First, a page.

I’ve watched people in organizations – in government, business, nonprofits, and, sadly, far too often in the church — some leaders (people) simply stay too long. Leader, leave before you have to leave.
Does that sound cruel for me to say? I certainly don’t mean it to. Yet, some leaders simply stay beyond their welcome. Beyond their usefulness. And beyond their ability to make an impact and leave a positive legacy.
At the same time, I’ve known some people – and some strong leaders – that left when thing were going really well. They could have stayed longer, but they wanted to transition out during a good season. That always seems to work better, in my observation.
So, I have some advice.
Leave before you have to leave.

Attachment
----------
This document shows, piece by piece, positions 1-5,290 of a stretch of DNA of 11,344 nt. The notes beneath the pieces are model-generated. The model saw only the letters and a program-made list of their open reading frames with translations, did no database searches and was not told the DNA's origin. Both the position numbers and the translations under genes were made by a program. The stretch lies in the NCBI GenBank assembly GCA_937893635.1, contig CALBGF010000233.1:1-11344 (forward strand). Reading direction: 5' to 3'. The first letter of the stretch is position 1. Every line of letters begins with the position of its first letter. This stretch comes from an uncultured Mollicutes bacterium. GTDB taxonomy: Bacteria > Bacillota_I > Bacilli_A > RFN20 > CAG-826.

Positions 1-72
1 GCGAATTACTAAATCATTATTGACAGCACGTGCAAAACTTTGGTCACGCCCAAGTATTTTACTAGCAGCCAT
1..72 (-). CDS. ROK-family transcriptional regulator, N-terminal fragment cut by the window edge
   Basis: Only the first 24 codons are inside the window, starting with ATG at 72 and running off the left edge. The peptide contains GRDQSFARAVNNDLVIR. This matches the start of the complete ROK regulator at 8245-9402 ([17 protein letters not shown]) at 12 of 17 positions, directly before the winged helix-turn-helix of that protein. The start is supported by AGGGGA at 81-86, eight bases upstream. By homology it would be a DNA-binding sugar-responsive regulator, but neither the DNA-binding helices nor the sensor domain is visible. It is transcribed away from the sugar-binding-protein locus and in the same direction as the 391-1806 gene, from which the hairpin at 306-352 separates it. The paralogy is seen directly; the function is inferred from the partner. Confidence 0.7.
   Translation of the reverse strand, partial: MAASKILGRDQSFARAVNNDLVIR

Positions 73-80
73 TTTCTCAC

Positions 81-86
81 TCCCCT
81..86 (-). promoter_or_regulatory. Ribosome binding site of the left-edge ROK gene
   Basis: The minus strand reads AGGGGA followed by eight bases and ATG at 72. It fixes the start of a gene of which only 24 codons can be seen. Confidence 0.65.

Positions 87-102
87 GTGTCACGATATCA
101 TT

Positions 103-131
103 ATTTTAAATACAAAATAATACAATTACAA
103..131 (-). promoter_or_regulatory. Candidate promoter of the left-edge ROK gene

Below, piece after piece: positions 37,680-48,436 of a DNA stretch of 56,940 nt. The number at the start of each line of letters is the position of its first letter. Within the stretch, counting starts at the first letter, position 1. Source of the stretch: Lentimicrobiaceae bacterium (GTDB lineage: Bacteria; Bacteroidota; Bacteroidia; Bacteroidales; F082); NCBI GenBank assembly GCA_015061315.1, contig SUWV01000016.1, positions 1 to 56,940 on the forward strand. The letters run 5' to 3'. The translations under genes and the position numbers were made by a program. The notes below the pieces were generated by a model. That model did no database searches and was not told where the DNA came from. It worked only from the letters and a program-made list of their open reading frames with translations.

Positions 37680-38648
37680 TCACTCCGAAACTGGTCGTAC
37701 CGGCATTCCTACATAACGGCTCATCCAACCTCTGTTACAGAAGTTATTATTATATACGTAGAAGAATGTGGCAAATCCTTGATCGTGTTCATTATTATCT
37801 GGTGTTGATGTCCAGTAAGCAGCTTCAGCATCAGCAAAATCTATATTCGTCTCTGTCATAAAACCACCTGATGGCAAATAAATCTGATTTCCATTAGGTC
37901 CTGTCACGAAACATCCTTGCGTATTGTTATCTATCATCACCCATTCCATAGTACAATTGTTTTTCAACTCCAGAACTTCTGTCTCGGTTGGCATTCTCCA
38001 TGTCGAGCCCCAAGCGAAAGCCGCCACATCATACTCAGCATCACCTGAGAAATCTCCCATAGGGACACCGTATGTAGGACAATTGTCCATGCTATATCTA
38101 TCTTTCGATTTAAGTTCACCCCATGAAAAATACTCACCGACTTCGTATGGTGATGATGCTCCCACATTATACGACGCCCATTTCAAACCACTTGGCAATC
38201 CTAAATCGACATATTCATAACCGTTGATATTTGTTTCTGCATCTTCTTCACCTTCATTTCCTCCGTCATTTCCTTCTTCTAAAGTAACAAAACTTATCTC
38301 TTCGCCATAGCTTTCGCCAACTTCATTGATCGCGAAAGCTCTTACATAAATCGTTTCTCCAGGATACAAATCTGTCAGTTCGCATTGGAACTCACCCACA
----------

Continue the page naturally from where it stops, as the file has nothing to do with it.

- When you are tired of attempting to attain the vision – or have a competing vision
- If you can’t support the senior leadership – publicly or privately
- When you have no heart left to give the organization – and that’s okay to admit
- If you consistently struggle to stay motivated – if coming to “work” is a chore – everyday
Certainly, when you feel God is freeing you to move elsewhere.
Don’t be forced out because you’re too stubborn, scared, or have a false sense of loyalty. You’ll do more harm to your reputation, your attitude and the organization during the miserable days.
And it may be you need a rest – a sabbatical – some extended time away, but the point of this post is to encourage you to do the right thing – for you and the organization. Never stay for a paycheck, or a false sense of loyalty, or because you’re afraid to walk again by faith.